Chinese scientists have proposed a unique exploration program called the Closeby Habitable Exoplanet Survey (CHES) to search for habitable planets from “near neighbours” of our solar system. The program involves sending a 1.2-meter-aperture telescope into a Halo orbit at the second Lagrangian point of the Sun-Earth system. Using high-precision astrometry, the telescope will survey approximately 100 Sun-like stars within 32 light years away from our solar system, detecting the number, planetary mass, and 3D orbits of nearby planets.
The CHES team, led by principal investigator Ji Jianghui from the Purple Mountain Observatory of the Chinese Academy of Sciences (CAS), has completed demonstrations of scientific objectives and critical technologies, developed a 1:6 scale prototype of the telescope, and developed a method to correct image distortion, a satellite control method with high stability and high pointing accuracy, and tested the micro-pixel-level measurement technology of star relative positions in a vacuum environment. The successful prototype demonstration has laid a solid foundation for exploring Earth-like planets in the habitable zone.
According to Wu Ji, president of the Chinese Society of Space Research and former director of the National Space Science Center of the CAS, the search for nearby habitable planets is an important frontier issue. Scientists are more concerned about nearby, Sun-like stars that harbour potentially habitable Earth-like planets rather than the host stars of terrestrial planets discovered in the habitable zone, primarily red dwarfs with flares producing intense radiation not suitable for the survival of life.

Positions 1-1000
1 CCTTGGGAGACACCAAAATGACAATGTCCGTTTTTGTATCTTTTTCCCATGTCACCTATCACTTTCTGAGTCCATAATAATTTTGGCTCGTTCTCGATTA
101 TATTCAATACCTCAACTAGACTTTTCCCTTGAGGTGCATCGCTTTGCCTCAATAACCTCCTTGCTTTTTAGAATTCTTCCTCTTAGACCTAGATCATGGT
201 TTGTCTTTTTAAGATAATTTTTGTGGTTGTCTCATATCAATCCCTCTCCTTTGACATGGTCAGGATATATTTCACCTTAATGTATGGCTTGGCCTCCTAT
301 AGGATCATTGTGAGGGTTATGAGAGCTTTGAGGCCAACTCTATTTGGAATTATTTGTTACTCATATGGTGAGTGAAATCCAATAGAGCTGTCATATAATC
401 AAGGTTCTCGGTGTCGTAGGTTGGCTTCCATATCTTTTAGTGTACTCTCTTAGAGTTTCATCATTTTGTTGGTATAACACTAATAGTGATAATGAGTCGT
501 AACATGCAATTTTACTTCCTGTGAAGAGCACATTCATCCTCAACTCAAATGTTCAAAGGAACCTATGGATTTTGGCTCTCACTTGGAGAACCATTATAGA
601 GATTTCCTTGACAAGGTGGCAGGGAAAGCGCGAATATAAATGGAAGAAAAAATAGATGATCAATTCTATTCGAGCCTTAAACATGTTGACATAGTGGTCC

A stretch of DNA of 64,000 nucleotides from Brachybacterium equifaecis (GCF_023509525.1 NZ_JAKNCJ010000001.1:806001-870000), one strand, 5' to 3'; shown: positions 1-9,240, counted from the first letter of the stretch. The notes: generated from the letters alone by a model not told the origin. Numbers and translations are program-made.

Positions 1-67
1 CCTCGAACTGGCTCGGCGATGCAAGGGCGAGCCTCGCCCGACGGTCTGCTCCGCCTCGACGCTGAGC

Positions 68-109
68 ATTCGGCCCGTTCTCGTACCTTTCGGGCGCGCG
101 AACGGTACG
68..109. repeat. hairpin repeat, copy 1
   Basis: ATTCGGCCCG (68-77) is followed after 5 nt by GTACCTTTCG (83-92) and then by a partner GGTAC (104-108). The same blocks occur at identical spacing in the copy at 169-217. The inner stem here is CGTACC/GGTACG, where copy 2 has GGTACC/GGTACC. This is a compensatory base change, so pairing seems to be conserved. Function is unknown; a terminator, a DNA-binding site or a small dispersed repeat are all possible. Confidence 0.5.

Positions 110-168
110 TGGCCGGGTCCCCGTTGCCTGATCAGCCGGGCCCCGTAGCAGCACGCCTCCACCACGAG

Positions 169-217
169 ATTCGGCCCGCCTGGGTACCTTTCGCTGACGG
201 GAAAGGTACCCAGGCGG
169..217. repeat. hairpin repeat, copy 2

Currently, 70% of discovered exoplanets are spotted using the transit method, which requires planets to move in front of their star with edge-on orbits. However, the probability of such a scenario is very low, and the discovery of planetary candidates will need further confirmation via other methods from enormous ground-based telescopes. The transit method only retrieves the radius of planets and cannot directly measure their mass.
Ji and his team proposed an innovative method using astrometry to accurately measure the relative position change of the target star concerning 6 to 8 distant reference stars in the microarcsecond-level scale. This method evaluates the tiny wobble of the target star caused by the gravitational disturbance from its orbiting planets. It detects Earth-like planets in the habitable zone around nearby Sun-like stars. This method is not limited by the planet’s orbital plane, allowing for a comprehensive survey of habitable worlds around nearby Sun-like stars.
If Earth 2.0 can be detected around the neighbouring Sun-like stars, it will be easier for scientists to investigate and would be a great discovery, said Wu.